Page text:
In a world where entertainment and sports is too often confused with heroism, actors, singers and athletes tend to be placed on pedestals that are quite a bit too high and, in most cases, undeserved.
While being a great actor or athlete is indeed a wonderful skill — and a lucrative one — the real heroes are those who risk their lives and livelihoods for the greater good, particularly military personnel, law enforcement officers, firefighters or other public safety personnel. These are the people who every day put their lives, health and well-being on the line for people they don’t know. A favorite definition we have for a hero is an ordinary person who, facing extraordinary and dangerous circumstances, acts extraordinarily.
But there are rare cases when an athlete justifiably can be described as a hero. And one of those rare cases is Jackie Robinson, a Cairo native whose life story hit the big screen on Friday in the film “42.”
Forty-two, of course, is Robinson’s jersey number, the one he wore as when he joined the Brooklyn Dodgers and became the first African American to compete in Major League Baseball. Baseball, more than any other sport, reveres its great players, preserving their careers in statistics that stretch back to the late 19th century.
And Robinson’s numbers are certainly those worthy of a Hall of Famer. After taking the field in 1947 at the age of 28, Robinson, a six-time all-star second baseman, compiled a .311 batting average for his 10-year career, scoring 947 runs, collecting 1,518 hits (including 137 home runs), stealing 197 bases and driving in 734 runs. In 4,877 at bats he struck out only 291 times — never more than 40 times in a season. During a career in which he won baseball’s inaugural rookie of the year award and later was an MVP, he had a lifetime .409 on-base average, which means he got on base two times for every five at bats.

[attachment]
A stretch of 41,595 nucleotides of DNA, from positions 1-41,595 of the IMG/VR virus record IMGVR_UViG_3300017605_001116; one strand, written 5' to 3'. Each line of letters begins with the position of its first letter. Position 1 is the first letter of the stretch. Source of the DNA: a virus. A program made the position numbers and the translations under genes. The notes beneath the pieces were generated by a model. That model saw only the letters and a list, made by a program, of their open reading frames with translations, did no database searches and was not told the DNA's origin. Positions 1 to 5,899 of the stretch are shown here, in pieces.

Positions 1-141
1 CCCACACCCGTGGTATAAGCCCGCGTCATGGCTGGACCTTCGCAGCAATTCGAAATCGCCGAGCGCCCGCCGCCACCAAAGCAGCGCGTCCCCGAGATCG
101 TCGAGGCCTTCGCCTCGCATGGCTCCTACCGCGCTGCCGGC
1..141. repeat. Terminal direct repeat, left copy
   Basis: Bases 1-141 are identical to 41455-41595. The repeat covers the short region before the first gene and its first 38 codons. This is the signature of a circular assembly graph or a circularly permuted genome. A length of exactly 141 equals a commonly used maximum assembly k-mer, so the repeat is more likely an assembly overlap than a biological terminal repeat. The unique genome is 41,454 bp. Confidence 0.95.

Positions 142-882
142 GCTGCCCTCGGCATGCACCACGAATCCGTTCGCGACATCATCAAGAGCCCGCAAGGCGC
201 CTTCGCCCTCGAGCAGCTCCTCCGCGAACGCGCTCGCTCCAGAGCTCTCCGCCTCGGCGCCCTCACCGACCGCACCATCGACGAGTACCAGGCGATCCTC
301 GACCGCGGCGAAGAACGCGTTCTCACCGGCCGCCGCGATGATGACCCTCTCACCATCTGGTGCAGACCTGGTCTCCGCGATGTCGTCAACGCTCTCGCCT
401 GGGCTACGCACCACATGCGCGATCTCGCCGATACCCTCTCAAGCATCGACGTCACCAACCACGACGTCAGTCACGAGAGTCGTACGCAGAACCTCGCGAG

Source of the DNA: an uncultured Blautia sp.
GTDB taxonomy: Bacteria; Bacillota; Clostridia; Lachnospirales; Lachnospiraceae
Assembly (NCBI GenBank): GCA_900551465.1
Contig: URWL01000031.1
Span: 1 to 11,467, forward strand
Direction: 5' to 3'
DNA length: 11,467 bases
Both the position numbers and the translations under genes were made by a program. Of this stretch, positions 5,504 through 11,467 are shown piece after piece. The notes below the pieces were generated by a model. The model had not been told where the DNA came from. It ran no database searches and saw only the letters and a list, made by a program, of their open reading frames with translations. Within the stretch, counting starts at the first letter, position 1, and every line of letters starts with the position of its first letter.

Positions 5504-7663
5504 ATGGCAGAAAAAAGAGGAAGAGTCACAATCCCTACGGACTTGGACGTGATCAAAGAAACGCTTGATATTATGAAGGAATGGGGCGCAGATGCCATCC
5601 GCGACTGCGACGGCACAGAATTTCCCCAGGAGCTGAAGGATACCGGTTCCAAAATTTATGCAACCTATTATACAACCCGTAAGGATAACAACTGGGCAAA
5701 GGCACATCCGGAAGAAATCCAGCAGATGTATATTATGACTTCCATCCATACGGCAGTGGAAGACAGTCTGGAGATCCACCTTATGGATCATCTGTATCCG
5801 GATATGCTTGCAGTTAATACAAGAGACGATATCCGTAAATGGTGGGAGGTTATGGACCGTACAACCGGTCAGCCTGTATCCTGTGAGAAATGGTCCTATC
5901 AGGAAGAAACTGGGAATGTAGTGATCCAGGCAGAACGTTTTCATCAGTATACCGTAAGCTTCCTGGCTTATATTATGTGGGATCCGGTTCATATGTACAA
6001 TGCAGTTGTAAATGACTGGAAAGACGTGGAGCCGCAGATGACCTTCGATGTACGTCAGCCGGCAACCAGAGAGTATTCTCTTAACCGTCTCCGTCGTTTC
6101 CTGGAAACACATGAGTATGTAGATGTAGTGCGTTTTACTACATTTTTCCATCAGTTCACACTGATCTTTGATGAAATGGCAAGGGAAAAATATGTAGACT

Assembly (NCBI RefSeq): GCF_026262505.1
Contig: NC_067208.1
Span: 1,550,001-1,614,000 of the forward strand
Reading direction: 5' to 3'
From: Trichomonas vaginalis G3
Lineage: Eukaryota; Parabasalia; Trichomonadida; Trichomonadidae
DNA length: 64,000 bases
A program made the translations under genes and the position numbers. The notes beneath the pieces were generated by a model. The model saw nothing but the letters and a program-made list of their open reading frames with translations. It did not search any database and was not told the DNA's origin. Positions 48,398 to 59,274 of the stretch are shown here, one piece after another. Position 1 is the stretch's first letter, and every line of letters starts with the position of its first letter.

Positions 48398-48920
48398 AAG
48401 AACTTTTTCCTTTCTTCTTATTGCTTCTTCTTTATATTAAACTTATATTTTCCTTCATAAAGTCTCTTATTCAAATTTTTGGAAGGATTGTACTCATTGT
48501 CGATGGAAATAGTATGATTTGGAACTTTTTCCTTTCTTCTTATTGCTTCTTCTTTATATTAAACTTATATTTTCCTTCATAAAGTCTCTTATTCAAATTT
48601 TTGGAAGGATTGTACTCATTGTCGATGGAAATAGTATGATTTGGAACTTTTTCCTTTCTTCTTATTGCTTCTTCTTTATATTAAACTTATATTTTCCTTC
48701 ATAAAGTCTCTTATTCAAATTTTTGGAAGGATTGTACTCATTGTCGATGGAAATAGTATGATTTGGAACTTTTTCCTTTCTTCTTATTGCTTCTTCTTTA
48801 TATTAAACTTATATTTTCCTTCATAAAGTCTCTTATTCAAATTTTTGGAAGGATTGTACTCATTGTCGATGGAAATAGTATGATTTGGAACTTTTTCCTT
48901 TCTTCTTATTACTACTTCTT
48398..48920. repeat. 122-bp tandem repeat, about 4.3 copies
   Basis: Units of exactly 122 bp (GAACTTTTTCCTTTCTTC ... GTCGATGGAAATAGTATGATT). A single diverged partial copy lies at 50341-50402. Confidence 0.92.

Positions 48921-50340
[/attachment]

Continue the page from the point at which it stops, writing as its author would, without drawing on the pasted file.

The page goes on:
But while the numbers stand for themselves, they don’t tell the whole story.
Talented as he was on the field, Robinson became the man who broke the color barrier in baseball because of his bravery. While America still has its problems with race these days, it’s hard for an individual in 2013 to understand the era in which Robinson played. The Civil Rights Movement was years away, and African Americans were treated as second-class citizens. In most parts of the country, there was a hard line drawn between the races, and that included Major League Baseball, which had always been an all-white sport.
Branch Rickey, the Dodgers’ general manager, chose Robinson to play for his team and break the color barrier because he believed — and rightly so — that Robinson had the mental toughness and iron will that would be needed to take the taunts, jeer and hatred that would be thrown at him from the fans, opposing players and even his own teammates. The easy reaction for Robinson would have been to fight back. He had the discipline to take the abuse for the greater good.
For African Americans, Robinson didn’t open the door to a career in professional sports. He kicked the door off its hinges.
Sadly, Robinson was taken from us far too early when he died from a heart attack in 1972. One can’t help but wonder how many years of his life were cut short from the stress of the abuse he took.
But he left a marvelous legacy, one that showed that a person should be judged on ability and character, not because of skin color. A lesser man placed in his position could easily have failed. Robinson, however, prevailed in so many ways. Taunted mercilessly his rookie year, in 1947 — the year he retired — he ranked only behind crooner Bing Crosby as the most popular man in America.
The film will introduce Robinson to a new generation. We can only hope that it shows to them the strength of Robinson’s character and will. Robinson was a hero in every sense of the word, one who made America a better place.